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Prez Duterte signs law banning all forms of hazing

President Rodrigo Duterte with the members of the Bicameral Committee

President Rodrigo Duterte has signed Republic Act 11053, amending and strengthening Republic Act 8049 or the law banning hazing and regulating all other initiation rites of fraternities, sororities, and other organizations.

The new law will be called Anti-Hazing Act of 2018 wherein only initiation rites will be allowed.  Initiation rites remains a non-hazing ritual.

The law also states that organizations need to seek permission from the school seven days prior to the initiation rites and the event should not go beyond three days.

The new law also amended the penalty to be imposed to whoever is found guilty of participating in any hazing activity, depending on the severity it cause the victim.

If it leads to death, rape, sodomy or mutilation of any part of the victim’s body, a penalty of reclusion perpetua or life imprisonment with a fine of up to Php 3 million awaits whoever is directly involved in the crime.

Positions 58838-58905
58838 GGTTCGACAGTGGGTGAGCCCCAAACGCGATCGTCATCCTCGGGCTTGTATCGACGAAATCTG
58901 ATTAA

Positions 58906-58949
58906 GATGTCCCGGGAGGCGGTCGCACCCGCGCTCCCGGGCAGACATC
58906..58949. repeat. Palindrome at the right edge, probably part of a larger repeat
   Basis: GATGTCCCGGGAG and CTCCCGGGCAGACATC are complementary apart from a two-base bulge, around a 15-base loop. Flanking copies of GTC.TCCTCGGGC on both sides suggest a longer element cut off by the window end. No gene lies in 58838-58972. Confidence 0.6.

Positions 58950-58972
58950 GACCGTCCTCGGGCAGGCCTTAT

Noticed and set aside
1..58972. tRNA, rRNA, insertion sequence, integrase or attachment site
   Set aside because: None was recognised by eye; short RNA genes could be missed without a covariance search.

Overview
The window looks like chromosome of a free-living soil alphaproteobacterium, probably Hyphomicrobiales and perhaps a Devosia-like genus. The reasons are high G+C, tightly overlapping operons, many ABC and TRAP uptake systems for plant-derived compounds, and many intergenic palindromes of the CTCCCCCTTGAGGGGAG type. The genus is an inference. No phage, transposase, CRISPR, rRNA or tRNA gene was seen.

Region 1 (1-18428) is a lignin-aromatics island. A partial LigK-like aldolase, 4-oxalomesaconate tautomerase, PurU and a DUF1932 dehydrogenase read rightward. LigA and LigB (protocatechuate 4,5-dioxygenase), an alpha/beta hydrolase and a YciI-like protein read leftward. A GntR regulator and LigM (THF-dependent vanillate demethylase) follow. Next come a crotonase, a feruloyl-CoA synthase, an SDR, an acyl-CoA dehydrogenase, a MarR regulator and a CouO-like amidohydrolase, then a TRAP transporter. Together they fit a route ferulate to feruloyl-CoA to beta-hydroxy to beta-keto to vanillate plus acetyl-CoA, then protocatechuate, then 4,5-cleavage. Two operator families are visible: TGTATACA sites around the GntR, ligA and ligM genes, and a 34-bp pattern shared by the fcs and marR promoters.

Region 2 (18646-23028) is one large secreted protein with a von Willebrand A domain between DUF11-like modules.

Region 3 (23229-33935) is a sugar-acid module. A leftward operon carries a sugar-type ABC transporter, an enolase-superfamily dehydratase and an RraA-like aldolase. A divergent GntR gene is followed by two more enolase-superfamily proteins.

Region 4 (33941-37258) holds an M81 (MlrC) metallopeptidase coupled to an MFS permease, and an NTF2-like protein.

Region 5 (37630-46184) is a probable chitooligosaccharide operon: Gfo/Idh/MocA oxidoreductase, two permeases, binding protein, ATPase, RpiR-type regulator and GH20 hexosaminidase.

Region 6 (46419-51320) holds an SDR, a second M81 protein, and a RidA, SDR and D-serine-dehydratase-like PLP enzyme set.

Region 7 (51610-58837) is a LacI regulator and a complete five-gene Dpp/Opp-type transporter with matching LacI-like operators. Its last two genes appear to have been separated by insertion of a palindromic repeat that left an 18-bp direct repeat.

School authorities, faculty members, barangays, municipals and other city officials will also be made liable as accomplices and will be facing administrative cases if proven that they allowed the hazing to take place.

Meanwhile, the President is also set to sign into law the Bangsamoro Basic Law before his third State of the Nation Address on July 23.

President Duterte served as the middle man during a deadlock at the Bicameral Conference Committee during the final discussion of the said bill.

According to Presidential Spokesman Harry Roque, the President was able to convince the two houses of Congress to adopt the version of the Lower House.

With the lower house’s version, six municipalities of Lanao Del Norte, and 39 barangays of North Cotabato may be allowed to vote on the Referendum on their ‘mother territory’ to be counted in BBL territory.

President Duterte insisted that the provisions found in the Lower House’s version are constitutional.

In line with this, Roque said that there is no longer a reason not to ratify the BBL.

 

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